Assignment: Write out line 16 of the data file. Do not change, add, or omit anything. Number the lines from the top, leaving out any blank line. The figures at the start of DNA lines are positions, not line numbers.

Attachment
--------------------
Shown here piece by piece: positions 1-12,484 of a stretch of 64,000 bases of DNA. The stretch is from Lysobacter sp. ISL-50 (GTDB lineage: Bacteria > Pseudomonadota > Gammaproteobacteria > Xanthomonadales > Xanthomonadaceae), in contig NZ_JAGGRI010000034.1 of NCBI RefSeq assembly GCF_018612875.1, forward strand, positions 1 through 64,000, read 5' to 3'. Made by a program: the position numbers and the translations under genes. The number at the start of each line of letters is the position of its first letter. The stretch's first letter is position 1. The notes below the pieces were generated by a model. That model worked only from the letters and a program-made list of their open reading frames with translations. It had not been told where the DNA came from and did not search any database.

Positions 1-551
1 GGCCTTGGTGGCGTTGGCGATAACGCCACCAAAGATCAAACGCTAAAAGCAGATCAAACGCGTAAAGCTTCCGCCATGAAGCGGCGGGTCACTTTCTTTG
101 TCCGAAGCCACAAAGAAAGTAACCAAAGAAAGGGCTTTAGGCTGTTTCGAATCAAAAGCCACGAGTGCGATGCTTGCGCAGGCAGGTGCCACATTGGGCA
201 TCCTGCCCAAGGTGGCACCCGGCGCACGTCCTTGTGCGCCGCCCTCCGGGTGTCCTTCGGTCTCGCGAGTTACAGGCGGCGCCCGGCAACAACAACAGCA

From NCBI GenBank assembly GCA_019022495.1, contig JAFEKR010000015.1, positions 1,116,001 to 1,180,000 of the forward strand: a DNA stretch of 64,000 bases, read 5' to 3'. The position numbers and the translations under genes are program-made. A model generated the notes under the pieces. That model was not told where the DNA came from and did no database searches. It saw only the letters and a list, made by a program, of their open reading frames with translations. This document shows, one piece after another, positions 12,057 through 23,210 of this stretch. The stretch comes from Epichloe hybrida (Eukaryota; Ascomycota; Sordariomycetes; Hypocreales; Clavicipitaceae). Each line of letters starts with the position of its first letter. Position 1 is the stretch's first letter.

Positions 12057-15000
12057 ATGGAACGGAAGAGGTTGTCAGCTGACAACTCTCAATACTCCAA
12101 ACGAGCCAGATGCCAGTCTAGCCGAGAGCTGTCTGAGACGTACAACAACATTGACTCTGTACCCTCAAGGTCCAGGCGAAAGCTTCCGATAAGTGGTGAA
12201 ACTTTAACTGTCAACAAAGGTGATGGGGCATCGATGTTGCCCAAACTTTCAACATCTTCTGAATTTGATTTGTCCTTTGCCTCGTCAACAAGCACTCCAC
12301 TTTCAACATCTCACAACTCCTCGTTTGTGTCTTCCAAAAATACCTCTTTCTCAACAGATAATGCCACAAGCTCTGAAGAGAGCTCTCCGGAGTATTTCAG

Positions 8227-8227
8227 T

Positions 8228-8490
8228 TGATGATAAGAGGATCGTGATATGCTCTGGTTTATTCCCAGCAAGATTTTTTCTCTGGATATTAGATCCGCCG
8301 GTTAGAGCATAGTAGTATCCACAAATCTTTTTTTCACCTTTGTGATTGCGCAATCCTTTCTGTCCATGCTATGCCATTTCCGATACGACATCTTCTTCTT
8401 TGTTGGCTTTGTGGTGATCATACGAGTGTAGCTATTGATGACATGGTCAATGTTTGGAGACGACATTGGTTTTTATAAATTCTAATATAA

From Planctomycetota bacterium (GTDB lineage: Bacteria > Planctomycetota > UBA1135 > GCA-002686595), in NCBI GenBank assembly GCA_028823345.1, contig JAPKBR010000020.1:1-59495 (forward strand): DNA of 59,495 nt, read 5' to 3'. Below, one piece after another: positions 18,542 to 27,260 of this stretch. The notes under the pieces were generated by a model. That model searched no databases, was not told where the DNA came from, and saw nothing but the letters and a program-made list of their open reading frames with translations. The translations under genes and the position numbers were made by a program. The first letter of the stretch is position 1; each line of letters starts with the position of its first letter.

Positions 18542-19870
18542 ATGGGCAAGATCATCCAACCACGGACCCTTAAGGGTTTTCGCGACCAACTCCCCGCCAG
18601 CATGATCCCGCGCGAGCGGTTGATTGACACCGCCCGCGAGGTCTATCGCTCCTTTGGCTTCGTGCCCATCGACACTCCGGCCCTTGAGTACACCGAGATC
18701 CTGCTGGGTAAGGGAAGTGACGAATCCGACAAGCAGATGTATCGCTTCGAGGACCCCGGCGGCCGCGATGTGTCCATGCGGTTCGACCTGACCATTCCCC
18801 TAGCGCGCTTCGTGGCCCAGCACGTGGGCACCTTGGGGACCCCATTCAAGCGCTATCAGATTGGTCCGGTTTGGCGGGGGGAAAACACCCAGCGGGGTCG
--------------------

8301 GTTAGAGCATAGTAGTATCCACAAATCTTTTTTTCACCTTTGTGATTGCGCAATCCTTTCTGTCCATGCTATGCCATTTCCGATACGACATCTTCTTCTT